File this one under W for With Friends Like These, Who Needs Enemies? President* Trump front-loaded his 2016 campaign with a pledge to revive the US coal industry, but during his tenure the growth prospects for coal power have flatlined. The latest outlook on electricity generation from Trump’s own Department of Energy serves up the bad news for coal with a side of good news about renewable energy and some so-so news for natural gas, too.
The new update comes from the Energy Information Administration. The office was established in 1974 as part of the federal response to the oil crisis. EIA comes under the Department of Energy umbrella, though its Congressional mandate provides it with a semi-independent mandate to produce policy-neutral data, analysis, and forecasts.
That emphasis on neutrality certainly comes into play in the new EIA electricity generation update. It came out last Thursday, January 10 under the headline, “New electric generating capacity in 2019 will come from renewables and natural gas.”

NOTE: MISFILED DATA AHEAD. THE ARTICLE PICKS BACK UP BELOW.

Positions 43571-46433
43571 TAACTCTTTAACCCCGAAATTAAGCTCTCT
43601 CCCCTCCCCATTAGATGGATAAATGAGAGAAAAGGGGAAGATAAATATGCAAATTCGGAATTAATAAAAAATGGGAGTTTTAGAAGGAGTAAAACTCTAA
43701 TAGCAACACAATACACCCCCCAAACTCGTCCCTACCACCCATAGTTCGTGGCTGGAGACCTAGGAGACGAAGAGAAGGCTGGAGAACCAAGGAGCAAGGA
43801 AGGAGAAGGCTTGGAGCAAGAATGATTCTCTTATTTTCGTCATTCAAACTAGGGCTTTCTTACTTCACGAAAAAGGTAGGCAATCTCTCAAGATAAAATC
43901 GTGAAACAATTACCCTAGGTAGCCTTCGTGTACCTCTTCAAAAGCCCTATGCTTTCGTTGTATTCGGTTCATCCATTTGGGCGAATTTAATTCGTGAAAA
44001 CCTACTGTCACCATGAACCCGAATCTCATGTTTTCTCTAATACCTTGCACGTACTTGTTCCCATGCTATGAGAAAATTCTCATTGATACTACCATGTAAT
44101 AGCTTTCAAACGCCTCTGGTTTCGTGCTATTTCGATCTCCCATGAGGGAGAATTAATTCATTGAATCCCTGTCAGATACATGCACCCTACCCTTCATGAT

Coal stakeholders might want to stop reading right there, or at least keep a box of Kleenex handy. For that matter, storm clouds are on the horizon for natural gas, too.
For 2019, EIA totals up 10.9 gigawatts in new wind capacity and 4.3 gigawatts of utility scale solar. Under a separate report, the office also notes that another 3.9 gigawatts of small-scale solar capacity are on the way this year. It’s also worth noting here that the Department of Energy still has high hopes for small scale, distributed wind power.
Even without considering small scale wind or solar power, the 2019 renewable energy outlook is double the expected additions from natural gas. Utility scale wind and solar came in at 15.2 gigawatts together for 2019, leaving natural gas far behind at just 7.5 gigawatts (most of that new gas capacity will be from the new generation of high efficiency combined-cycle plants).
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